Also, in anticipation of future negotiations for electric power, Douglas said, “I have strengthened our relationship with Quebec.” Hydro-Quebec is a power company wholly owned by the provincial government. “I really believe the state has an important role to build relationships with suppliers.”
Parker got his early education on energy as a state senator serving in the 1980s, he said. He developed sufficient expertise so that after he left the Legislature, Gov. Madeleine Kunin recruited him for a new position – director of energy efficiency in the Department of Public Service.
In that job, he created a program to help schools increase their energy efficiency, set up the Biomass Energy Resource Center to promote woodchip energy, and worked with Sen. Jim Jeffords, I-Vt., to establish a farm methane program.
His greatest achievement, he said, was the development of a new type of utility that sold energy-efficiency strategies and technologies instead of electricity. Efficiency Vermont was set up in 2000 and is funded by a charge on electric bills.
“Efficiency Vermont has, over the years, developed into a program that has saved Vermonters millions of dollars, reduced greenhouse gas emissions and other impacts, and become a model for other states,” Parker said.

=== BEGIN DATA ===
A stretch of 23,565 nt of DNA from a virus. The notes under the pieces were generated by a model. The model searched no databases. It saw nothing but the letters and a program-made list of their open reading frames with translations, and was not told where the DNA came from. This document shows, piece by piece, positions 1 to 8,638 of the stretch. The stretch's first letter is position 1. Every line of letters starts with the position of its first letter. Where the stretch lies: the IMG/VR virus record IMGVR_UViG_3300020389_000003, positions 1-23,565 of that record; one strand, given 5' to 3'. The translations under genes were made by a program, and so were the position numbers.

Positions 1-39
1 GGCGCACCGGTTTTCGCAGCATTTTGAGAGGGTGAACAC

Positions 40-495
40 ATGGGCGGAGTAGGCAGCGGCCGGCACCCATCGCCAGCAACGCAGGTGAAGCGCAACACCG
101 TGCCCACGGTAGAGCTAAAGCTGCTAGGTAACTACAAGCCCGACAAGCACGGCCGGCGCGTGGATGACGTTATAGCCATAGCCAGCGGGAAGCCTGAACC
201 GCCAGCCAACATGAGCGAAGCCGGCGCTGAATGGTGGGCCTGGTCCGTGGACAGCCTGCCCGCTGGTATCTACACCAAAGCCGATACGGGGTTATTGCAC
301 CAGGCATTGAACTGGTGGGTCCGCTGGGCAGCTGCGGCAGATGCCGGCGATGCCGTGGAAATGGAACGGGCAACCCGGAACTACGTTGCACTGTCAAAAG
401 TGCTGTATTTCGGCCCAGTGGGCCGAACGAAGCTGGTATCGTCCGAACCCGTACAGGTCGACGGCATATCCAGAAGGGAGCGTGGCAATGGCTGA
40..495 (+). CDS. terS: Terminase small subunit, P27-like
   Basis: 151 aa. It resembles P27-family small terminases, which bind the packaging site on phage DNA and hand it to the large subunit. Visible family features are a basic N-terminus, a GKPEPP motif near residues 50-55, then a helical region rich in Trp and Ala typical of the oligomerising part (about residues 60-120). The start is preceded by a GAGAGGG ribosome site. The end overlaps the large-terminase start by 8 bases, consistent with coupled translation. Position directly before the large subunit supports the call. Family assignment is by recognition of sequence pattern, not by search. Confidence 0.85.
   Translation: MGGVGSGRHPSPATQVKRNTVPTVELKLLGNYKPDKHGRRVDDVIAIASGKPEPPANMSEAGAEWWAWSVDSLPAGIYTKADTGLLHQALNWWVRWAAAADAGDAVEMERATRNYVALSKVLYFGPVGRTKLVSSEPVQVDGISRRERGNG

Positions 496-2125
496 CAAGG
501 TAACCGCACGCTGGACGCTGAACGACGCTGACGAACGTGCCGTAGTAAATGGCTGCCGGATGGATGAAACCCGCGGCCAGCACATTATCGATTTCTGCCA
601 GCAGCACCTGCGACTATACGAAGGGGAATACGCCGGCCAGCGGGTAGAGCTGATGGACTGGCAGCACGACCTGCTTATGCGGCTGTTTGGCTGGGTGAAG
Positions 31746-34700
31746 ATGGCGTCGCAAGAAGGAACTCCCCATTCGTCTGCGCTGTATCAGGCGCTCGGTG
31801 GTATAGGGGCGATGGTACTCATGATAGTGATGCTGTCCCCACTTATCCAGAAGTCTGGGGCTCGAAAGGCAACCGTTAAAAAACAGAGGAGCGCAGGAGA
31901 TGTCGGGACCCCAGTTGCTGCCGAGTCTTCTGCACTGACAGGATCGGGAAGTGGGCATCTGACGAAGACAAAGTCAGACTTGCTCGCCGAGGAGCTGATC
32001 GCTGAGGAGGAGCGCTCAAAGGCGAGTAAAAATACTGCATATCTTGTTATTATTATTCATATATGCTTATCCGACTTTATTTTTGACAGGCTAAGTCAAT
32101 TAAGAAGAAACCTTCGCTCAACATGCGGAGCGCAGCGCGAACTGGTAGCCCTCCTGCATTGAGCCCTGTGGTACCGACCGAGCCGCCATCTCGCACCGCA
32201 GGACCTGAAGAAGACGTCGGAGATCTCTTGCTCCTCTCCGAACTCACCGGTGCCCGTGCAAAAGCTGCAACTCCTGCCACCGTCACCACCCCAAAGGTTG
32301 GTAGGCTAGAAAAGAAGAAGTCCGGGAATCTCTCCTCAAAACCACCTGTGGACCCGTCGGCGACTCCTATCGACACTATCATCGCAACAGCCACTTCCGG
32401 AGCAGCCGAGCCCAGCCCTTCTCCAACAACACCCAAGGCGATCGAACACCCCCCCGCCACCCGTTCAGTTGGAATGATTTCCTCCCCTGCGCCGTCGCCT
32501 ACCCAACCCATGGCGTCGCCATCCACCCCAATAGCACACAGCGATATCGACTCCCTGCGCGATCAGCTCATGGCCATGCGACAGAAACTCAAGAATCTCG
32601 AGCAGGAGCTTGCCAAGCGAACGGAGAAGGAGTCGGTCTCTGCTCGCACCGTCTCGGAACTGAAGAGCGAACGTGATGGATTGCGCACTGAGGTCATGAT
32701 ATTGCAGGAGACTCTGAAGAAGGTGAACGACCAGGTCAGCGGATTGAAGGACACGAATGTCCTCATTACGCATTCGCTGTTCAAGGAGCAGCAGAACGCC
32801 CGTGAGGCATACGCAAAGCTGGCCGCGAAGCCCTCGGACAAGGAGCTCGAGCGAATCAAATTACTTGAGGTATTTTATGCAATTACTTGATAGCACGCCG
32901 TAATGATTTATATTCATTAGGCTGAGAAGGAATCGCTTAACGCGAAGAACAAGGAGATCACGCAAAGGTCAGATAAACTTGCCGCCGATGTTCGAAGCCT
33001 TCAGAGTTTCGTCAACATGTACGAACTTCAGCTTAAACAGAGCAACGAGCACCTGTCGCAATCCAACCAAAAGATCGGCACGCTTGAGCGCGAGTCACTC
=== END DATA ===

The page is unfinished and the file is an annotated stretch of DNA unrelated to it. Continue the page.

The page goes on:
Parker left his state job after Douglas became governor, but stayed active on energy issues. In 2005, as policy director for Vermont Businesses for Social Responsibility, he crafted a political compromise, which the Legislature approved and Douglas signed, that entices rather than forces electric companies to add renewable energy to the state’s power mix.
When the Vermont Yankee and Hydro-Quebec power contracts expire, with their guaranteed prices, Vermont’s utilities could buy replacement power on the market – but it would cost a lot more than electric users pay today.
To avoid this result, people like Ventriss of the Vermont Business Roundtable and James Moore of the Vermont Public Interest Research Group, say the next governor needs to promote conservation and efficiency to reduce demand, and to encourage the development of new, renewable sources of power in Vermont.
“Our elected officials have tremendous impact on what choices our utilities make,” said Moore, whose organization serves as a watchdog and consumer advocate but doesn’t endorse political candidates.
Douglas, if re-elected, said he would look to the results of an upcoming series of public meetings on energy to guide policy decisions, but in the meantime, he would promote energy efficiency, renewable projects, transportation alternatives and relations with Quebec.
Parker said he would expand the scope of Efficiency Vermont to include heating fuels, invest more in weatherization, use incentives and competitions to encourage efficient building design and create an Office of Energy Independence and Security to coordinate energy initiatives.
Although both candidates say they support development of more in-state power, Douglas and Parker have sparred over the potential of wind power.
Douglas says he supports Vermont-scale projects and has charged his Democratic rival with supporting industrial development of the state’s precious ridgelines.
Parker counters that Douglas has discouraged wind development, when it should be encouraged. “The size and scale of projects must be determined in partnership with communities.”